Why Do We Need Salt? Salt’s Role in Innovation, Explained

This article is an excerpt from the Shortform book guide to "Salt" by Mark Kurlansky. Shortform has the world's best summaries and analyses of books you should be reading.

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Why do we need salt? What is salt’s impact on technological and scientific innovation?

In Salt, Mark Kurlansky argues that salt played a major role in developing new innovations. To understand this, we have to look at the way salt is harvested and where to find it on Earth.

Continue reading to learn why we need salt for societal development.

Salt’s Impact on Innovation

Why do we need salt? Because salt is necessary for life and eating, people throughout history have been motivated to develop ways to harvest it. Kurlansky argues that throughout history, salt has driven technological and scientific innovation. We’ll begin article by exploring where salt is found on Earth so that we can better understand salt-harvesting innovations. Next, we’ll describe two of the main ways salt was harvested throughout history. Finally, we’ll examine how salt also played a role in other industries’ innovations.

Where Is Salt Found?

Kurlansky explains that salt is found:

  • In water: Salt is found in oceans, springs, and some lakes. 
  • Underground: Underground salt deposits containing rock salt (salt in hard, mineral form) can span hundreds of miles. Some take the form of salt domes (mounds of salt that form when tectonic activity forces underground deposits upward). 
  • Above ground: Some mountains also contain large deposits of rock salt. 

According to Kurlansky, for centuries, scientists have wondered and debated why the earth is so rich in salt. Today, there’s a general consensus that salt deposits on land and underground got their salt from the ocean—but scientists don’t agree on why ocean water is salty. 

Innovations in Harvesting Salt

Method 1: Solar Evaporation

According to Kurlansky, the oldest and most common method of harvesting salt is relying on the sun to evaporate water from lakes and the sea. This process leaves behind salt crystals. The ancient Chinese pioneered this method: As early as 6,000 BCE, they raked and collected salt crystals that formed on lake beds in the summer. Eventually, they and others around the world started making artificial ponds by collecting seawater and lakewater on land.

In the Middle Ages, the North African Muslims were likely the first to develop a more advanced, efficient method of solar evaporation. First, they collected seawater in an artificial pond and waited for it to partially evaporate. Next, they used pumps and gates to move this water into another pond (or a series of ponds) where it would evaporate further. Finally, new water was pumped into the first pool to start the evaporation process anew. This process was efficient because it allowed for simultaneous evaporation across multiple ponds. 

Today, people continue to use various methods of solar evaporation to produce salt.

Method 2: Mining

Kurlansky claims that drilling is the main way to harvest underground brine. The Chinese lay claim to the first innovation in salt drilling: Around 250 BCE, they used bamboo tubes to siphon brine out of wells. Around a millennium later, they used percussion drilling to dig deeper. This process involves a seesaw-like lever that pounds a metal rod into the ground.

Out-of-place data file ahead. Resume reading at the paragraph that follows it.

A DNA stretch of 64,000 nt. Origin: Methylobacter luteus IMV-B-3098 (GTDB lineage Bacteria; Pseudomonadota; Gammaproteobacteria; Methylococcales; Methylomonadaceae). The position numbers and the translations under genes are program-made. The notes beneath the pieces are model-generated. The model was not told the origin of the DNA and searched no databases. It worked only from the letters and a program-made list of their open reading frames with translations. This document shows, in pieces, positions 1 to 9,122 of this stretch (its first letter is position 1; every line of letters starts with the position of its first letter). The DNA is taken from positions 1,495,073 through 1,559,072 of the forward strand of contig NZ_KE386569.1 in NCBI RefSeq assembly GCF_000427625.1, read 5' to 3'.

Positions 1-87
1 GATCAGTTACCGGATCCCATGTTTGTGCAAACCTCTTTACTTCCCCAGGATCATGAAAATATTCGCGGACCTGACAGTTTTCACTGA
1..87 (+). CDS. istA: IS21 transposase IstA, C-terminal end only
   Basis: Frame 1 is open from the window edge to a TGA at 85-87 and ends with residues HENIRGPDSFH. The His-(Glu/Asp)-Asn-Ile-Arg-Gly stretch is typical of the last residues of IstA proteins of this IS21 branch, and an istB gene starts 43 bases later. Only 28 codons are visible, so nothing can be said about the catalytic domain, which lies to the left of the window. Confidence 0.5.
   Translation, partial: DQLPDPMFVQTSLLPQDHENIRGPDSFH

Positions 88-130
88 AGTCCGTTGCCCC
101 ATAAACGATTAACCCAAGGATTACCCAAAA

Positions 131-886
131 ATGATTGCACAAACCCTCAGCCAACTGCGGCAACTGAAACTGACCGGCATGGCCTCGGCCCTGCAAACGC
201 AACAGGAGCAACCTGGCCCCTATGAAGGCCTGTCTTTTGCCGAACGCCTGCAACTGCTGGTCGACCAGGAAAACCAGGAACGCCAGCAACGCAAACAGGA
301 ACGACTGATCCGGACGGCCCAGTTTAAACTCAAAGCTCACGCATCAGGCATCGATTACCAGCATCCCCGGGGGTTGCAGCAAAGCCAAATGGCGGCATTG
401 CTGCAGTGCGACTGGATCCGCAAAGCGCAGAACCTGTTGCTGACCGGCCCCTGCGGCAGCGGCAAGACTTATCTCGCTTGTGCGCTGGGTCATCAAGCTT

In the Middle Ages, people developed a more efficient way of mining salt: solution mining. This method involves pumping water into mines, siphoning out brine, and boiling it. According to Kurlansky, modern salt producers today continue to engage in solution mining, and they evaporate the brine using machines called vacuum evaporators.

In modern times, salt drilling led to the expansion of new industries, such as the oil industry. In the early 20th century, harvesters drilling into a Texan salt dome unexpectedly hit oil, and soon, the US and other countries began extracting oil by drilling near salt. 

Oil and natural gas often gather near salt because salt deposits form dense barriers around which organic material accumulates. Over time, this organic matter decomposes, becoming valuable fuel. 

Other Salt-Related Innovations

According to Kurlansky, salt has also played a key role in other technological innovations beyond those related to salt harvesting. Here are several examples:

Today, people use salt to de-ice roads because salt lowers water’s freezing point. (Shortform note: Recently, several cities have instead started de-icing roads with sugar beet juice (which also lowers water’s freezing point). Some claim sugar beet juice is a more eco-friendly and cost-effective de-icer compared to salt.)

Why Do We Need Salt? Salt’s Role in Innovation, Explained

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Like what you just read? Read the rest of the world's best book summary and analysis of Mark Kurlansky's "Salt" at Shortform.

Here's what you'll find in our full Salt summary:

  • The role salt played in driving innovation, building empires, and provoking rebellions
  • Why salting food isn’t just about improving its flavor
  • How salt played an important role in several independence movements

Katie Doll

Somehow, Katie was able to pull off her childhood dream of creating a career around books after graduating with a degree in English and a concentration in Creative Writing. Her preferred genre of books has changed drastically over the years, from fantasy/dystopian young-adult to moving novels and non-fiction books on the human experience. Katie especially enjoys reading and writing about all things television, good and bad.

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